Lets go back in history to 1929 and take a look at a chart. We need to capitulate like we did in 1929 before we bounce:
I have been listening to the bottom callers all day on CNBC that are looking for a significant bounce. I find it funny because they are all trying to cover their butts now by saying "we have hit a bottom, BUT I am not saying this is the bottom". I guess the "bubble boys" figure maybe now its time to add a disclaimer to the end of their bullish claims that NOW is the time to buy. What fools.
My other favorite pigmen line right now is "I think now its time to start nibbling on the consumer staples". Folks, this is the bulls way of saying "Run for the hills!". Anytime you hear them advising you to buy healthcare and consumer staples...Run for your life! God forbid they actually tell you the truth when they think the market sucks!
I am even starting to see some bounce calls on some of the bearish websites that I like to follow. This surprises me. Trading 101 in bear markets tells you that you need to have capitulation in stocks in order to wash out all of the weak longs before you begin to see any type of tradeable bounce.
Art Cashin has been saying this for weeks. Look at the chart above, we needed a "Black Tuesday" in 1929 before people felt comfortable jumping back in. When the market psychology is horrific and the market slowly bleeds everyday, you create a situation where the bulls aren't confident in going long.
This results in a "no bid" environment as people continue to sit on the sidelines. Any bounce is immediately sold into. Today was a perfect example. When the market jumped 200 points in the afternoon the bulls immediately sold into the rally. The bottom then fell out in the last hour as the buyers went back to the sidelines.
I simply cannot see any chance of a significant bounce until we see a 1000+ point down day on the DOW. The lack of trust, confidence, and continuous bad news simply is too much for the bulls to overcome. Psychologically, they are a mess right now. If you were a bull and walked into a pysch ward right now, you would end up in a straight jacket.
Capitulations are certainly not fun, but they are badly needed at times. Today would be one of those times. Investors need a reason to buy. They need to psychologically think that they are jumping in near the bottom. The problem we have now is how on earth can you have the confidence to buy when the DOW slowly sinks day after day?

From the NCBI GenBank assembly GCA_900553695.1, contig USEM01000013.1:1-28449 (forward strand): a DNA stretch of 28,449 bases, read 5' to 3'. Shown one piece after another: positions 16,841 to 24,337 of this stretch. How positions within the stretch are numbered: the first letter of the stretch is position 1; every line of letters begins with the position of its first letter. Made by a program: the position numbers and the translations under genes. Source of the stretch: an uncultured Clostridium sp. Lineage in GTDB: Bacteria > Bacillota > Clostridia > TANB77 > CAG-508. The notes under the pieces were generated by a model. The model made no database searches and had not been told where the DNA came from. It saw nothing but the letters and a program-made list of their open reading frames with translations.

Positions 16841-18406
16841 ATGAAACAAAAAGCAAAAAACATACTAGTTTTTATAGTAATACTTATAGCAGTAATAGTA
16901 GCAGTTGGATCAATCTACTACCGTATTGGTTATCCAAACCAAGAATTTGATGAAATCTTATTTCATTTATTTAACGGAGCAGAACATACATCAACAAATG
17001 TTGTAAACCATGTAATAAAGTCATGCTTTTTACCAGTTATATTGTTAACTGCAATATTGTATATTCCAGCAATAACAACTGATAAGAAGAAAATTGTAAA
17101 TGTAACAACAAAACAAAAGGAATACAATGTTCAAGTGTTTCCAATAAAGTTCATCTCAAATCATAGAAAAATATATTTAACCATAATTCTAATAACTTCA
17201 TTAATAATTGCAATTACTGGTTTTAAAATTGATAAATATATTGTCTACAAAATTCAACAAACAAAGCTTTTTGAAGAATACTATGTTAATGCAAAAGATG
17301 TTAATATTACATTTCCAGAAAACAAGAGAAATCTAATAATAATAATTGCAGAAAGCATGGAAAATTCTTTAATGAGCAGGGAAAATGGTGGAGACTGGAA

I believe a washout is the psychological shift that is needed to pull us out of this for the short term. This will bring many buyers back into the market. Why? Because everyone knows the playbook. Brutal bear markets find bottoms after capitulation. Its been this way all the way through time. The smart money like Art Cashin knows it. He isn't going to send his clients back into this tsunami until he sees the classic signs of capitulation. That goes for every other veteran trader that's worth a crap on Wall St.
In this modern fast paced world we always love to say "its different this time".
History has almost always shown that this is never the case.
I continue to hold onto my shorts that I bought on Friday. I grew a few grey hairs in doing so today though due to the volatility! I will probably sell them off on any serious tankage. I see no significant bounce until we see a sharp capitulation type selloff.
We have the Fed back in the picture over the next couple of days. I am sure we will see more rate cuts. I kinda see this as a non event at this point. A half a point rate cut is nothing after bailing out the whole financial system!
We somehow need to restore confidence before we start moving higher.
"Oct. 27 (Bloomberg) -- Yields on Fannie Mae, Freddie Mac and Ginnie Mae mortgage bonds soared to the highest in more than seven months relative to government notes, potentially boosting home-loan rates.
The difference between yields on Washington-based Fannie's current-coupon 30-year fixed-rate mortgage securities and 10-year U.S. Treasuries climbed about 21 basis points to 224 basis points as of 3:45 p.m. in New York, up from 162 basis points on Oct. 20, data compiled by Bloomberg show. A basis point is 0.01 percentage point.
``It is the deleveraging,'' Mohamed El-Erian, the co-chief executive officer of Pacific Investment Management Co., said in a Bloomberg Television interview today from Newport Beach, California. ``There are still people who absolutely have to liquidate, and that is keeping a number of the spreads in the high end of the markets much wider than they should be.''
The average rate on a typical 30-year fixed-rate mortgage climbed to 6.08 percent at the end of last week, after falling to 5.92 percent on Oct. 22 from a two-month high of 6.38 percent, according to Bankrate.com data. That compares with as low as 5.72 percent last month."
Sigh...Just what we needed: Higher mortgage rates!